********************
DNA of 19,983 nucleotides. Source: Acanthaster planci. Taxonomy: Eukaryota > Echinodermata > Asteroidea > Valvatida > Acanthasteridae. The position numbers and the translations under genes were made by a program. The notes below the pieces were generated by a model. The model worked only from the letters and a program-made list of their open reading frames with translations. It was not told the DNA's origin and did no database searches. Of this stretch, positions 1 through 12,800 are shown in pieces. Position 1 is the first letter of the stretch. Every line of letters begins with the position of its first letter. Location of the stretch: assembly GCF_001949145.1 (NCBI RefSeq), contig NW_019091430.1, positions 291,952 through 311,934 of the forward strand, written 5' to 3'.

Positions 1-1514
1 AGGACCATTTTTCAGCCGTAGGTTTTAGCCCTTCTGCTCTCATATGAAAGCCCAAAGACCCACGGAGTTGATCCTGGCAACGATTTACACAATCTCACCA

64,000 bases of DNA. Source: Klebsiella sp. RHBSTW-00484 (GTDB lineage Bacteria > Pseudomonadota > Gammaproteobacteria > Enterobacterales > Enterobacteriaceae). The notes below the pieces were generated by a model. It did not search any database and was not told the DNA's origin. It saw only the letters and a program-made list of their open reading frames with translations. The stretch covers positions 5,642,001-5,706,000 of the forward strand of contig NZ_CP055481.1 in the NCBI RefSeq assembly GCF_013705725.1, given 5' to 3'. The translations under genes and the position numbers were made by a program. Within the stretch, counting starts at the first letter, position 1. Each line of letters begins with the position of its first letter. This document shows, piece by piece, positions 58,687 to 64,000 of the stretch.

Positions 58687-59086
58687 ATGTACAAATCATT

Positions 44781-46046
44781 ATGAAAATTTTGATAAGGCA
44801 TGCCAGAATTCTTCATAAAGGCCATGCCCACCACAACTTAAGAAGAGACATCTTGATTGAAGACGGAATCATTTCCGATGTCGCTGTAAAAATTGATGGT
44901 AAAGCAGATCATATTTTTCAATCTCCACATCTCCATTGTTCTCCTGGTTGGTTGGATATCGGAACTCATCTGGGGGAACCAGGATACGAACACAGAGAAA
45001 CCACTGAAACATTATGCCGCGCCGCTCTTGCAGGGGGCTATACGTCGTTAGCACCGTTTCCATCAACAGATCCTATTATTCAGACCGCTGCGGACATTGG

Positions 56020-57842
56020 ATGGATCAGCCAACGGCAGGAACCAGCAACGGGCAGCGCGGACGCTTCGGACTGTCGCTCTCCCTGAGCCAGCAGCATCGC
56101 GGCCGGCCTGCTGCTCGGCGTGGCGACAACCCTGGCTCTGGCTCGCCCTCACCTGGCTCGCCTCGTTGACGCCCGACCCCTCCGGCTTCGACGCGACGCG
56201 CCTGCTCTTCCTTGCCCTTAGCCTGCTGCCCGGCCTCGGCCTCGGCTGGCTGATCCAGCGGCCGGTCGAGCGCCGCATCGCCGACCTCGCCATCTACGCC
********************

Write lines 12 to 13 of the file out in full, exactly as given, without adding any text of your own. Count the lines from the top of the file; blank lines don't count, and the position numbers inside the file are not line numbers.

Positions 56020-57842
56020 ATGGATCAGCCAACGGCAGGAACCAGCAACGGGCAGCGCGGACGCTTCGGACTGTCGCTCTCCCTGAGCCAGCAGCATCGC